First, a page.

By AMERICAN HEART ASSOCIATION NEWS
Just one day after New Jersey became the first state to legislate and implement statewide pulse oximetry testing for critical congenital heart defects, doctors detected a heart murmur in newborn Dylan Gordon.
Dylan was the first of 19 infants in the state between Aug. 31, 2011, and April 30, 2015, to have a previously unsuspected heart defect found due to the non-invasive and inexpensive test that measures blood oxygen levels. The screening also enabled doctors to identify another 15 newborns with less severe congenital heart defects and nine other babies with other significant medical conditions that were previously unknown.
New Jersey was the first state to require screening of newborns since federal regulators recommended the measure in 2011. By December 2014, 43 states required screenings, according to the Centers for Disease Control and Prevention. (Connecticut, which does require screening for critical congenital heart disease, does not specifically require the pulse oximetry test.) Colorado, Washington, D.C., and Hawaii passed legislation requiring screenings in 2015.
The CDC report shows the states that have not enacted legislation or guidelines are Idaho, Wyoming, Kansas, Vermont and Florida.
Congenital heart defects are the most common birth defects in infants, affecting about 1 percent of babies. Most are mild, but about a quarter of those are critical congenital heart defects, or CCHDs, that require surgery or a medical procedure in the first year of life. In many cases, symptoms don’t show up in a normal physical exam, but a pulse oximetry test can indicate a problem.
Pulse oximetry measures blood oxygen levels and can detect seven critical congenital heart defects that could go unnoticed and lead to a child’s death within the first year if untreated, said Alex Kemper, M.D., Ph.D., a professor of pediatrics at Duke University and a member of the American Academy of Pediatrics.
The screening doesn’t catch all congenital heart defects, because not all are associated with low-oxygen levels, “but it does a pretty good job,” Kemper said. “Even those babies who turn out to have low oxygen levels for other reasons, you’re glad you had the screening.”
Kemper said pulse oximetry can also help pick up other conditions that might be difficult to identify otherwise, including sepsis or pneumonia.
Even as a growing number of states require pulse oximetry screening, the data collected from those results varies widely, according to the CDC report.
While a few states collect key details about each screening, including what the oxygen saturation was and how long after birth the test was done, others simply create aggregate numbers reflecting the total percentage of cases that failed. No other details are provided. Other states do not provide any data about how many have failed the screening.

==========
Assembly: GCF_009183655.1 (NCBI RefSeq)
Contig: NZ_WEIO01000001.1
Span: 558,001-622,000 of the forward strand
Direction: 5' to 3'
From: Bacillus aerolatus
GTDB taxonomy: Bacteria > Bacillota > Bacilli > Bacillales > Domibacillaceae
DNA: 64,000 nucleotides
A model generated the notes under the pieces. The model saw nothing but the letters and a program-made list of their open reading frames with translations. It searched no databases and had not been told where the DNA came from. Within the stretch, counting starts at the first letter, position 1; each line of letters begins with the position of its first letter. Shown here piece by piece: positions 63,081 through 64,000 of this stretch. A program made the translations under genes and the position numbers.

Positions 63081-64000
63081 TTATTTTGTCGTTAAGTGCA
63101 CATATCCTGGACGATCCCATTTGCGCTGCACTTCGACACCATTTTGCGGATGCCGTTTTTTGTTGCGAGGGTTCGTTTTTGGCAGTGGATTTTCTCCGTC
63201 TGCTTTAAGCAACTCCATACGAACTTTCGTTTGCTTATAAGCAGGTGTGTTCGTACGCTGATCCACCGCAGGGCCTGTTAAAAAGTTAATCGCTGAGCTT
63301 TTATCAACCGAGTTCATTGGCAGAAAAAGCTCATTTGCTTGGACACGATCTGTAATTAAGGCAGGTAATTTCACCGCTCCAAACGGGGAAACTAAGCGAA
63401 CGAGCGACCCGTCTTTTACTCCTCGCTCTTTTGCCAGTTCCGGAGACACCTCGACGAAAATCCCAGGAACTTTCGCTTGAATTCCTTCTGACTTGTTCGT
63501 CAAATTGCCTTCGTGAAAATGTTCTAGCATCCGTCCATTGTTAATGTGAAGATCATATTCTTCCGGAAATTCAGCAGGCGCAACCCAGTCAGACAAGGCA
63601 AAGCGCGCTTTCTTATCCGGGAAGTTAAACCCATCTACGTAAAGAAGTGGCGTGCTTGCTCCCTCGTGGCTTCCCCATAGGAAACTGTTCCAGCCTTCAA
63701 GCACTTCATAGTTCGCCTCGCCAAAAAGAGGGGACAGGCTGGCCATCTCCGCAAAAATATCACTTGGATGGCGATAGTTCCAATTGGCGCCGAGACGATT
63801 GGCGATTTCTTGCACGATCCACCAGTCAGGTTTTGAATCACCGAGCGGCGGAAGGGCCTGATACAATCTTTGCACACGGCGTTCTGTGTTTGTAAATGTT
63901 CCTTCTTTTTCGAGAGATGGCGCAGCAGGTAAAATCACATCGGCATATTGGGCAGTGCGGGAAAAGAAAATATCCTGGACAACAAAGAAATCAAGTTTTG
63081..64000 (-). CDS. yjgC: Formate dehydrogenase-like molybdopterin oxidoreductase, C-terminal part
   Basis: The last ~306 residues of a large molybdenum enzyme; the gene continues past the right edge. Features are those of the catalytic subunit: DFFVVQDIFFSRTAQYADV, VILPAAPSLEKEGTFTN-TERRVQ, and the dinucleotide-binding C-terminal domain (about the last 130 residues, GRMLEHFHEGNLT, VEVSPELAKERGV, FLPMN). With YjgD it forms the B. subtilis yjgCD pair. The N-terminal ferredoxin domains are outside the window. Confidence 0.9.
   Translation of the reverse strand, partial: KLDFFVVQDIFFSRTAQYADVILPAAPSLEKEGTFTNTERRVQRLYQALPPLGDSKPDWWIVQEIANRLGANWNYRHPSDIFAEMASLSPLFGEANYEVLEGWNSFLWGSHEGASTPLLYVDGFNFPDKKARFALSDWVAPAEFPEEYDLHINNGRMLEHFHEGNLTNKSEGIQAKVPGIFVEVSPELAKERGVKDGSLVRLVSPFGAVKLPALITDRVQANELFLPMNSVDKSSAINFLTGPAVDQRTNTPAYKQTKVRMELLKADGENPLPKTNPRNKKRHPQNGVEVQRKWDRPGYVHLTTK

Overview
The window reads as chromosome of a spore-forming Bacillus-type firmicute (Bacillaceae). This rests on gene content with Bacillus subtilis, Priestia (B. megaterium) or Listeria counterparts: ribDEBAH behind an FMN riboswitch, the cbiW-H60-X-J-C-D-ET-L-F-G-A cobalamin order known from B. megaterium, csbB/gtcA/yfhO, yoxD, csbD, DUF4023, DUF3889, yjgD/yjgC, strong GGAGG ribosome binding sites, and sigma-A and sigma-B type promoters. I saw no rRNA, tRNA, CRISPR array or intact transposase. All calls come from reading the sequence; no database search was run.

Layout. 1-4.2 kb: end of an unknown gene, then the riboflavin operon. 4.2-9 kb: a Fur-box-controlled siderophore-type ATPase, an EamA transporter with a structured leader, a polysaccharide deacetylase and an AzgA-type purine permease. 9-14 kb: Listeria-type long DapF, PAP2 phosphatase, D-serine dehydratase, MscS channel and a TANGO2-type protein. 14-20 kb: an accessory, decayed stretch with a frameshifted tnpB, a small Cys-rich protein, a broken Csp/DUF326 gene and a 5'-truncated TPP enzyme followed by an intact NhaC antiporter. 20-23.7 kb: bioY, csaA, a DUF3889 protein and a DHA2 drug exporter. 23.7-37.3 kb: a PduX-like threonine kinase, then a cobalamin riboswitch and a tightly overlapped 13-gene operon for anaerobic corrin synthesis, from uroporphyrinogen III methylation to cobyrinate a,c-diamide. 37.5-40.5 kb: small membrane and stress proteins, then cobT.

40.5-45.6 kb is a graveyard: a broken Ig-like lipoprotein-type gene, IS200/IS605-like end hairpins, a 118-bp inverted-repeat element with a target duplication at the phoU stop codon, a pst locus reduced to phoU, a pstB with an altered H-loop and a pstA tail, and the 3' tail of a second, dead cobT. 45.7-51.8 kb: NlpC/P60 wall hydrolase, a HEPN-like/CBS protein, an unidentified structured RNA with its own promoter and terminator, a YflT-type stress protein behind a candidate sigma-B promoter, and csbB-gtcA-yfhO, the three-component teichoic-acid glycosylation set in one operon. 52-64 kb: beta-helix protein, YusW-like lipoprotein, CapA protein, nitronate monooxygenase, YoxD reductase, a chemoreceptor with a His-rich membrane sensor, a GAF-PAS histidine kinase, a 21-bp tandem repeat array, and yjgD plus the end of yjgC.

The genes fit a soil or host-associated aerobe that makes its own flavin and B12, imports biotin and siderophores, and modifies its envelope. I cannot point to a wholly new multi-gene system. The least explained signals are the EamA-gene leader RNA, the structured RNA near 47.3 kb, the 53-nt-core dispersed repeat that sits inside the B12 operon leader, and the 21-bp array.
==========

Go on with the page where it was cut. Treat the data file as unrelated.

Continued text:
Acknowledging barriers to data collection, such as lack of funding and technology, the report urged states to consider ways to improve their programs. One such way is the collection of individual-level data reporting.
“Collecting data related to factors associated with false-positive and false-negative results could help refine the recommended CCHD screening algorithm and screening activities,” the report said.
While all types of screening data can be valuable, “the most specific individual level results are the most important for surveillance, monitoring of outcomes and evaluation of the overall screening program,” said Jill Glidewell, a health scientist with CDC’s National Center on Birth Defects and Developmental Disabilities and the study’s lead author.
Gathering data on pulse oximetry findings has proven challenging for states that have passed such legislation. Other newborn screening is done using a heel stick blood test, which is analyzed at a central lab, with results entered into a comprehensive statewide database. By contrast, pulse oximetry readings are taken bedside and submitted later.
Health officials in Minnesota are working to eliminate potential data entry errors by having it collected electronically, an initiative that has proved expensive and difficult to implement throughout the state, said Amy Gaviglio, a genetic counselor who oversees newborn screening for the Minnesota Department of Health.
“For many states, this was an unfunded mandate and that has made it difficult to implement the way we know we should or collect data in the way we know we need to,” Gaviglio said. “The data collection is difficult, but I’m 1,000 percent convinced it’s the most important thing we’re doing for this screening.”
There are also complexities over where and how the screening is interpreted.
The calculations used to determine if a newborn passes or fails, or requires rescreening or additional testing leave room for interpretation, said Gaviglio, who is also co-chair of the CCHD Technical Assistance Work Group for the federal Health Resources and Services Administration and NewSTEPs, which facilitates information sharing among state programs. Altitude can also play a role in blood oxygen levels, requiring additional adjustments.
Performing the screening on babies in the neonatal intensive care unit is also difficult, both due to the tiny size of the infants and because many of the babies are already on supplemental oxygen that could throw off results.
The benefits of screening may vary based on location and on the prenatal care the mother has received. In rural areas, technology that could detect congenital defects early may not be available, making pulse oximetry screening crucial.
“Even though we may not have all the numbers we want, the anecdotal stories you hear from parents where this screening worked really make you keep moving,” Gaviglio said.